Delvaux: The Luxury Handbag for the Logo-Averse
Over the last few years, heritage Belgian luxury handbag brand Delvaux has been carving out quite the niche for itself in the hyper-saturated accessories market, increasing their profits 11 fold since 2015 and all without the aid of logos, “it” bags, or splashy celebrity endorsements. How is that even possible in today’s label-hungry, status-driven market? The Daily spoke with Delvaux’s artistic director, Christina Zeller, to find out.
First off, tell us about these new bags you’ve just launched.
The Pochette and PM are new version of one of our classic Tempête bags. It’s really one of the iconic silhouettes of the house. It was originally designed in 1967 and is inspired by the lines of a sailboat. We actually went back to that original design for the PM and developed the Pochette from there. It’s the perfect bag for a young night clubber who just wants to cary the essentials — a lipstick, a phone, credit cards.
Your bags are very understated, which feels quite at odds with the current trend of logo-heavy everything. How’s business?
Business is very strong. I became creative director in 2015 and since then we have grown from a small, well, respected Belgian brand into a real international player. We are still a small company, but we now have 45 stores around the world and have increase revenue 11 fold.
That’s very impressive, especially for such expensive bags [$2,450 – $5,600]. Why do you think people are responding so well to what you do?
I think out clientele is really looking for something understated. It’s not about a logo. So many designer bags look exactly the same these days — same shape, same material. The only difference is the logo and that’s what people recognize most. Delvaux bags are different. If you recognize one of our bags, it’s really because you are already familiar with the brand and what we do and what you are really noticing is the unique silhouette and extraordinary quality and craftsmanship.
How do you feel about the idea of the “It” bag?
I think they can be very dangerous for a house. It’s a quick win, but it is hard to replicate. Look at Fendi. They had such a hit with the Baguette, but they struggled with how to follow that up. It’s a challenge for a lot of brands. That’s why we’ve always been very careful to control the quantity of product we produce and when we have a design that we see has the potential to be a big success, we make sure not to flood the market. It’s also how we show respect to our clients. They want something exceptional and unique. They don’t want to see someone else carrying their bag.
Are you at all interested in influencers, then?
Yes, but only when it makes sense for the brand and for us, it’s not about how many followers an influencer has, it’s about the quality of those followers and of the content the influencer is creating.
You started your fashion career as a model, correct?
Yes, but I didn’t do it for very long. I was working as a model for Franco Moschino at some small brand he was designing for and a position opened up in sales and I took it. I started at the bottom — driving around France with the collection in my trunk, presenting to department stores — but I learned a lot.
And eventually you ended up working for Lagerfeld at Chanel, right?
Not at Chanel, no. At his own brand. My mother was a famous model for Chanel, though. Coco hired her off the streets of Paris, but my mother was a naughty girl, always telling jokes, so Coco fired her. But she hired her back again later and my mother was in the room when she died.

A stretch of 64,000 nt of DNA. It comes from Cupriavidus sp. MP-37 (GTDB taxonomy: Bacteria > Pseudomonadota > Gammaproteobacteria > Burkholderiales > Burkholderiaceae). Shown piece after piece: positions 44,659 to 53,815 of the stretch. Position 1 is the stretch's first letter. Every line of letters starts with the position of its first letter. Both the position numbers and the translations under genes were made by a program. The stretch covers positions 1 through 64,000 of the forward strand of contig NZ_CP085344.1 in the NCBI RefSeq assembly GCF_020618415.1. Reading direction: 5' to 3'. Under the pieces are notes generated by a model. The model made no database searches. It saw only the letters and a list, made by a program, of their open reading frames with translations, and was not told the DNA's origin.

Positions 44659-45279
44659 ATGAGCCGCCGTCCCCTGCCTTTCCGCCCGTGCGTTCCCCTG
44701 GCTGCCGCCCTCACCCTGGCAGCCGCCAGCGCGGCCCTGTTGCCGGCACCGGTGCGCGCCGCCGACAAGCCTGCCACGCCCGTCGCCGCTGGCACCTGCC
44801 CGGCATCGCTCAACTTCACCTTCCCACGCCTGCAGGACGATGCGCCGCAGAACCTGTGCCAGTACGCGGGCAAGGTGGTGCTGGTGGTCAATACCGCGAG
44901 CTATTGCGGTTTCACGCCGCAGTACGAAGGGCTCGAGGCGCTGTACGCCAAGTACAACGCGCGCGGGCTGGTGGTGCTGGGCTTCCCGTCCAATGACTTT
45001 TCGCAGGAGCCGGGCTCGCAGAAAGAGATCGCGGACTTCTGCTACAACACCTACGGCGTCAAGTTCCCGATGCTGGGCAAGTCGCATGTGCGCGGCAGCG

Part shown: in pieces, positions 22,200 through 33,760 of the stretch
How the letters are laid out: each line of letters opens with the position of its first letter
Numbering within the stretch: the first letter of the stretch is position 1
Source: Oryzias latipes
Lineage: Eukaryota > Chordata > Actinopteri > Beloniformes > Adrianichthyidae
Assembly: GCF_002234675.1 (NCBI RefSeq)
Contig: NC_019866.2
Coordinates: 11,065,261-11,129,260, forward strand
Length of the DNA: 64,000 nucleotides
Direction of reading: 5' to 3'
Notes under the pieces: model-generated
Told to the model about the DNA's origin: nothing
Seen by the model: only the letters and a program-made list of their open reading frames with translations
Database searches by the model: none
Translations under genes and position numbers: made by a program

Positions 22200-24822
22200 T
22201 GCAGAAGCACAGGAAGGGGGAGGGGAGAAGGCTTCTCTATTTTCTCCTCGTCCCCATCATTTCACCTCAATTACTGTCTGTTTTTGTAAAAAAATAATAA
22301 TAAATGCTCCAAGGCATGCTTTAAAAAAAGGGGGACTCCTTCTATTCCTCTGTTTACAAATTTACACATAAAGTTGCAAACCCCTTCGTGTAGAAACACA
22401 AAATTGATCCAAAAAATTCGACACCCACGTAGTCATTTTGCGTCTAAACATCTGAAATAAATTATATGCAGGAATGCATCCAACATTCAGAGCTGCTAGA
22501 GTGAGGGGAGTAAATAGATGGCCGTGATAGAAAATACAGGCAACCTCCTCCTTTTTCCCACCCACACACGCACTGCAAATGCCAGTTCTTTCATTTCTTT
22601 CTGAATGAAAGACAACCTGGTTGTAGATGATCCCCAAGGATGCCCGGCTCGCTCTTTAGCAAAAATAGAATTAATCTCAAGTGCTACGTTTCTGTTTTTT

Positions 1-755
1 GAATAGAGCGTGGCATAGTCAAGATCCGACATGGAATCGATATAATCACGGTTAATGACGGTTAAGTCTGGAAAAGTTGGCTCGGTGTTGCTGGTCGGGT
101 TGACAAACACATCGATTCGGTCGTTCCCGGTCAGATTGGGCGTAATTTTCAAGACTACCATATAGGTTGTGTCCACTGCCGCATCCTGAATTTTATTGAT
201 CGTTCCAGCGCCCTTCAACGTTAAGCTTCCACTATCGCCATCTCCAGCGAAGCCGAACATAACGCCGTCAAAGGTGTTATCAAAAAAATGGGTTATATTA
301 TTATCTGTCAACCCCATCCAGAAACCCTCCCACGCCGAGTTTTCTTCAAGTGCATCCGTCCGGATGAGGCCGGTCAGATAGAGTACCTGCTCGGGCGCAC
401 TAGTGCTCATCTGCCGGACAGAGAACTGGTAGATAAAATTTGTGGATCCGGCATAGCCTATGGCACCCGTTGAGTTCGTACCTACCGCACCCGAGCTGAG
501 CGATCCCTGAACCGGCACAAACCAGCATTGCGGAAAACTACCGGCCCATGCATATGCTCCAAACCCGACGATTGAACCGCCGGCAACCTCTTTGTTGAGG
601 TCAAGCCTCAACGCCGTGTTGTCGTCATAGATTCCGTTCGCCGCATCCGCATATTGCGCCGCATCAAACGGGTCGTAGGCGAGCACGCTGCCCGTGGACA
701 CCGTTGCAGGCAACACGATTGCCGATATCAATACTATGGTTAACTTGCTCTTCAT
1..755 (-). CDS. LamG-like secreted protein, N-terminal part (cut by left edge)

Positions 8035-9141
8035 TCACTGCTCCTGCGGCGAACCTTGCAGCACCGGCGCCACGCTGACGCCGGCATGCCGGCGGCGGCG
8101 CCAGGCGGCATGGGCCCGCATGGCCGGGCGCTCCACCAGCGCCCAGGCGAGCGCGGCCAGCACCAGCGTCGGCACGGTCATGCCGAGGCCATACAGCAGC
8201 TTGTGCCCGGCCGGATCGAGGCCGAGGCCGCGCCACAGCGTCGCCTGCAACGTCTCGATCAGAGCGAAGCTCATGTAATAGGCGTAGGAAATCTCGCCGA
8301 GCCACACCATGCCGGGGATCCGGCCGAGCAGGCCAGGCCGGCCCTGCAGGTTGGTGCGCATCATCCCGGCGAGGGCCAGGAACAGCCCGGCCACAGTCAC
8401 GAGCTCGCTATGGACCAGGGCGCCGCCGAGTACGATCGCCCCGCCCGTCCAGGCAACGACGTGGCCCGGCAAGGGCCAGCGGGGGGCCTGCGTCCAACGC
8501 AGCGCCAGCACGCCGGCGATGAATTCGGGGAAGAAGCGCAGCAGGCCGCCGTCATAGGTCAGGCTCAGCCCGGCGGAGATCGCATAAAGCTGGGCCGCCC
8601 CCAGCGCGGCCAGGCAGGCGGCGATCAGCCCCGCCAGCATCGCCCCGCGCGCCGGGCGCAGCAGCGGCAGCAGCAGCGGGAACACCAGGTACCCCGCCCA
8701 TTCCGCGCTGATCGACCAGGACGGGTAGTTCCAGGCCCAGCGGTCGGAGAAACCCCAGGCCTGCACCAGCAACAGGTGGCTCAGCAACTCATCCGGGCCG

So what did you do for Lagerfeld?
I was the head of the licensing business.
Did you work with Lagerfeld directly?
Yes. I was present for all the show fittings. Even though I was working on accessories, I was still there. And those were some very late nights, because he would also be working on Chanel and Chloé. It was nourishing, though. I submitted everything directly to him, but there was still a kind of freedom that made it work really well.
He was such an amazing talent. I remember one da, we were all sitting in the studio and we asked Karl to design something for every designer who was active at the time — Valentino, Versace, Yves Saint Laurent — and within 10 minutes, he had drawn a design for every brand.
From there you worked for Christian Lacroix and then were at Givenchy from McQueen through the majority of the Tisci years. What was it like working with Riccardo?
Challenging. But Riccardo has an amazing sense of modernity. He’s adaptable. And he has this amazing ability to grab a young, fashionable crowd and create an audience for what he’s doing.
Do you like what he’s done at Burberry?
Frankly speaking, I prefer what he did during his time at Givenchy. What he created in those early years at Givenchy was absolutely amazing. I still wear those pieces and they still look perfect.
I love what Clare [Waight Keller] is doing at Givenchy now, though. She’s taking the brand back to its roots, rather than trying to change its DNA. I don’t think it should be the goal of the artistic director to completely change the brand, but to bring some sort of newness out of its existing DNA.
Which seems to be your own approach at Delvaux.
I’m not looking to reinvent anything, just adapt it.
How did you move from the business side of things to being the artistic director of this brand?
I was already working at Delvaux as head of product and image and when their designer left they just passed those responsibilities to me.
Did you find that daunting at all?
No. In a way, it was actually easier. Having so much control over different aspects of the business meant I was able to communicate with everyone more easily and get things done more quickly. That’s just not possible at a larger company, but I think it is part of why we have been so successful. We are a small team, but we do a lot of things and we do them very well.